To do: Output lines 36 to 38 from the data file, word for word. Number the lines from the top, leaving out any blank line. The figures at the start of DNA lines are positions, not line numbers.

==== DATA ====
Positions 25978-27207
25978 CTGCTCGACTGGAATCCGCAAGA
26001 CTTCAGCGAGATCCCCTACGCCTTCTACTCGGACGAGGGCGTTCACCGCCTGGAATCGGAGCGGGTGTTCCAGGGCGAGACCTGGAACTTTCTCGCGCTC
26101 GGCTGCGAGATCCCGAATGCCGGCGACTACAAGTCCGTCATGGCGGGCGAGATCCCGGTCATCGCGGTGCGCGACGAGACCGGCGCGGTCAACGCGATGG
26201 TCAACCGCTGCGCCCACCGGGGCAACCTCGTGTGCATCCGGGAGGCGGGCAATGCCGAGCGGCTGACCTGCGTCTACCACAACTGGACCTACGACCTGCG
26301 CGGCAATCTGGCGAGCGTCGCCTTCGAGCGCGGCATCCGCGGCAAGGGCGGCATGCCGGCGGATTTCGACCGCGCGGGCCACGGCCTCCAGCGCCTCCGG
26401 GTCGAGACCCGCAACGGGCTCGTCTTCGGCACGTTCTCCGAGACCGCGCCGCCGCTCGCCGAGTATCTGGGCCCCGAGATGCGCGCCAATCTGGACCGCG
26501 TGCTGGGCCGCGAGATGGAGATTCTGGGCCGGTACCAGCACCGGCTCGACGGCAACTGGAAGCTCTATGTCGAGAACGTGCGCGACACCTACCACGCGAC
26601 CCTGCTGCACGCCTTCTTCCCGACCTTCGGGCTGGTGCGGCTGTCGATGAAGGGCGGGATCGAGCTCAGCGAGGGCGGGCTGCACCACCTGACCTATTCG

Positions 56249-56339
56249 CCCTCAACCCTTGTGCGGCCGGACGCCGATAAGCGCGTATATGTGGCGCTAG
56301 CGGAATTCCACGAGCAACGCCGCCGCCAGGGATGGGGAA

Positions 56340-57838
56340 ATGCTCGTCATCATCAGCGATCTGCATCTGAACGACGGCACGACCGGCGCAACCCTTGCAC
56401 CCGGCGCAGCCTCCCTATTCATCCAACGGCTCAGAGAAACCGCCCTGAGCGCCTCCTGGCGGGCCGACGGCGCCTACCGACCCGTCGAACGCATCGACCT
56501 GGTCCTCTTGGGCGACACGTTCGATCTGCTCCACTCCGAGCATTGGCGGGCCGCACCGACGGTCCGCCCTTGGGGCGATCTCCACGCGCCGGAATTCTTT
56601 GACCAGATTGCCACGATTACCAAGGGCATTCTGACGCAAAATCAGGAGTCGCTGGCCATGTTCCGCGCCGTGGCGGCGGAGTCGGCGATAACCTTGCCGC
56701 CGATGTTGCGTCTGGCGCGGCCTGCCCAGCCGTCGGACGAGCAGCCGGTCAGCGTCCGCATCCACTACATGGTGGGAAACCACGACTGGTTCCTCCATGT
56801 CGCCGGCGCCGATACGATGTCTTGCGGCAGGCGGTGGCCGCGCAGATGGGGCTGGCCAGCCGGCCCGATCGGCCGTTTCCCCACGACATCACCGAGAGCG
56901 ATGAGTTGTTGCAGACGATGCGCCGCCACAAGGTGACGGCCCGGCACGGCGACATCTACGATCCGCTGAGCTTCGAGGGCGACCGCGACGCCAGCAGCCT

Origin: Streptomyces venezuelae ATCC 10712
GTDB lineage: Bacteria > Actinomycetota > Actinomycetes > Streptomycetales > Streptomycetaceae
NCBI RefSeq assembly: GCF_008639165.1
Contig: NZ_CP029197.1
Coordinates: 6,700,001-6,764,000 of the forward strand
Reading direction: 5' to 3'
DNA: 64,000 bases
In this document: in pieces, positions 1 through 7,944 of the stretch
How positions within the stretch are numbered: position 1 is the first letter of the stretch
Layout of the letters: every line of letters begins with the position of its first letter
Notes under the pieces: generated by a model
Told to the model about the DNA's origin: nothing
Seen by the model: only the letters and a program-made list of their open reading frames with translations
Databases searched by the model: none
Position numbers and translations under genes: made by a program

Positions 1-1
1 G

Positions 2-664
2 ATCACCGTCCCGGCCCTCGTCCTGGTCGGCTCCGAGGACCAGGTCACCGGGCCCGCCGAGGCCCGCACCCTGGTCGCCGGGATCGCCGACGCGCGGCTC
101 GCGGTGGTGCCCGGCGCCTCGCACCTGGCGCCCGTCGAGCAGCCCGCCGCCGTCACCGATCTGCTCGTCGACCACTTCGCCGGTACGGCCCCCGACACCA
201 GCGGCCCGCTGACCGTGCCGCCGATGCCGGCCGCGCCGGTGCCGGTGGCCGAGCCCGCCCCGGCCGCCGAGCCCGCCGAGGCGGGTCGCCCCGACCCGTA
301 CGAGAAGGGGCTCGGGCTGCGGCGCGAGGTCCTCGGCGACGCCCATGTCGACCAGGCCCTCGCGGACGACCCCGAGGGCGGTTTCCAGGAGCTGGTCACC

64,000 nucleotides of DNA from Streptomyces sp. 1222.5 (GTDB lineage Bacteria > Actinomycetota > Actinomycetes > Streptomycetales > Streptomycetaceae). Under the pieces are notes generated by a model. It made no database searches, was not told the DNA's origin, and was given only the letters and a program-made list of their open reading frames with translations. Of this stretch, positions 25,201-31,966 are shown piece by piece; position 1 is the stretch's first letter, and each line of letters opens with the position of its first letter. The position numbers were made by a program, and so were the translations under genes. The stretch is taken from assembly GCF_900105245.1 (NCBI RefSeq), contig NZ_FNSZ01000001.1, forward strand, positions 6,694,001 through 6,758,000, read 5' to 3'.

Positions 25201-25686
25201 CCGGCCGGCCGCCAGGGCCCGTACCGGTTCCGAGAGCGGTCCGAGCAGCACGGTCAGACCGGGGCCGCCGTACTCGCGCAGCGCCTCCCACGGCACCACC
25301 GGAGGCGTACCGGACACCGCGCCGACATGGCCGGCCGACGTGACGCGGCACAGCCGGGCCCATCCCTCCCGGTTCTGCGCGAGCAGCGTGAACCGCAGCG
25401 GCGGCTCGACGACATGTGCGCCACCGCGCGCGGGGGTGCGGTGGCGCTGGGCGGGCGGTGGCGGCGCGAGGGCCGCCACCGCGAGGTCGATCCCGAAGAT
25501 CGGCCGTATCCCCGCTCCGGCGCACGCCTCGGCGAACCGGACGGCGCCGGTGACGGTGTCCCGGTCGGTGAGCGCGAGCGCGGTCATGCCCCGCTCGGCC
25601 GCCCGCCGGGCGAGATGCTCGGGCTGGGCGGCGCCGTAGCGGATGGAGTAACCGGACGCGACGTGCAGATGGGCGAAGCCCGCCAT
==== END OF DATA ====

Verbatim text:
Positions 1-1
1 G

Positions 2-664